This week I’ve had more than the usual people asking for help with making an ask. And in the process, I’ve found that there’s a concept, one I call “It isn’t about you, it’s about the other person,” that stumps most people. So voila. Ya’ll get a write-up.
Here’s what version 1.0 of most people’s asks look like:
“Can I have x?” (Or some variation of that.)
- Can you connect me with…?
- Can I have a raise?
- I want a job doing X, do you know someone who’s hiring for x?
- I have this idea. Can you approve it?
Now don’t get me wrong; version 1.0 does have some things going for it. Like a strong “close” that includes a specific request at the end.
Asking at all is a great first step. We should do it more. There’s nothing to lose. What’s missing, though, is the context. Or the “why” that makes it easier for the other person to say yes.
So often, people skip this step when “Yes!” is precisely what they want to get from the other person.
Case in point: A super interesting person in my network (let’s call him Steve) wanted me to connect him with a very famous CEO. I, of course, said yes. Now, I could have just forwarded the email from Steve to the CEO in question. Sure, I’m connected to Fancy CEO but I know I’m no Oprah—an email from little ole me would probably get routed to someone on his team.
So I wrote Steve back and said:
“Hey, happy to help. But can you put some language together on why Fancy CEO should say yes to the introduction? I’m connected, but I want to make sure Fancy CEO is excited about your ask.”
Steve’s response was to send me a relatively generic batch of marketing materials about his organization and what they were doing.
No. Just no.
Let’s break down why.
- Fancy CEO probably gets thousands of emails like this every day. Would he open and read them all with glee? I think not.
- So now, let’s assume Fancy CEO doesn’t have time to read the email but knows I wouldn’t send him spam and forwards the email to an EA or someone in another department. Note – this is HIGHLY likely. Would this person make an effort? Maybe. And, assuming they did, what language do you think they’re going to use to explain to Fancy CEO what this ask is all about? You guessed it; it’s their own.
- By just sending me marketing materials, Steve made it more difficult than before for me to connect him to Fancy CEO. Because I never make an ask without considering the recipient I’m going to have to craft a whole new email. Like all of us, this inevitably means the “send” part of the process gets delayed. If you’re asking someone for a favor shouldn’t you make it easy for them to help you?
Fortunately, Steve was open to feedback. He did the work of putting language around the “why.” He thought about the result he was after, and the people involved in saying yes: the Fancy CEO, me, and all the people in between.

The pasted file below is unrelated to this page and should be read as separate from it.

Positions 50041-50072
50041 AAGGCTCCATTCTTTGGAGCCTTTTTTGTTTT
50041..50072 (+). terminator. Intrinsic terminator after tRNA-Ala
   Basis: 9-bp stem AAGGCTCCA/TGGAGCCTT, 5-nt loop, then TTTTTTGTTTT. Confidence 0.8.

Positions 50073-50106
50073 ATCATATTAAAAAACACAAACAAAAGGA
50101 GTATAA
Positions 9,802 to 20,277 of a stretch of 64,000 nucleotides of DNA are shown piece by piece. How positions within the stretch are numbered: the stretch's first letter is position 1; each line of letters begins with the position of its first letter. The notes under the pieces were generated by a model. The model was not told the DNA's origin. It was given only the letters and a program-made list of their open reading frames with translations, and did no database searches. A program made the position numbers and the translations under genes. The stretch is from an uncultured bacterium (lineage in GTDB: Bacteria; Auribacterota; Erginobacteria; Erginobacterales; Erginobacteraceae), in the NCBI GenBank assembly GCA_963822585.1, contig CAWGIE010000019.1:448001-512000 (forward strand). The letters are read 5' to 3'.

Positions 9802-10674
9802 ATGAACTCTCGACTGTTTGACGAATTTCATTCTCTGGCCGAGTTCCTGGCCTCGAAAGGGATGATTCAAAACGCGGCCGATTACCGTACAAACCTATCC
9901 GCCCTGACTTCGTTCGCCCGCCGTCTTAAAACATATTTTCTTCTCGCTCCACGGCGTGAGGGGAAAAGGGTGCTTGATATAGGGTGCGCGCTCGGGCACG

He’s got a better version now, It still might not work, but my guess is the odds are significantly more in his favor.
SO WHAT DOES THIS MEAN FOR YOU AND HOW YOU ASK?
Let me back up a second and lay the groundwork. We’ve talked about my friend Cinderella and the Fairy Godmother before. Cinderella wanted to go to the ball. The Fairy Godmother understood that her job was to help Cinderella get to the Ballroom floor. And to get her there, Fairy Godmother needed to think about how to make it easy for everyone between the front gate to the dance floor to say yes to Cinderella.
The dress and shoes were never just about winning the Prince. They were about making it easy for all the literal gatekeepers to say, “Yes, you should be here,” so Cinderella could gain entry to the ball.
Now, I want you to take your “Can I have x?” and make it about the other person.
Why should they care?
What’s the context?
What do the people they care about, care about?
Who else is involved in the decision?
How can I make it easy for all of them to say yes?
What do they care about?
How do they measure success?
What happens for them if the answer is yes?
Do they need to explain my ask to someone else?
Are there any gatekeepers in their way?
Do they need to follow any process or procedure that might slow them down?
This is just the start of a list of questions I ask when I’m helping someone with an ask. If you have an ask you need to make in the next 24 hours take a moment and think about the answers to the questions. I have NO doubt you’re more likely to get a “yes.” So my last question is “what will you do when they do say yes?.” I’m that confident.
Ask for a raise, an introduction, a promotion, a job, for someone to say yes to your idea—whatever the ask is, “why” matters. A lot.
So to all my Cinderellas and Cinderfellas do you know what ball you want to get to? Great. I promise you’ll have much better luck getting in if you make it easy for everyone else to say yes.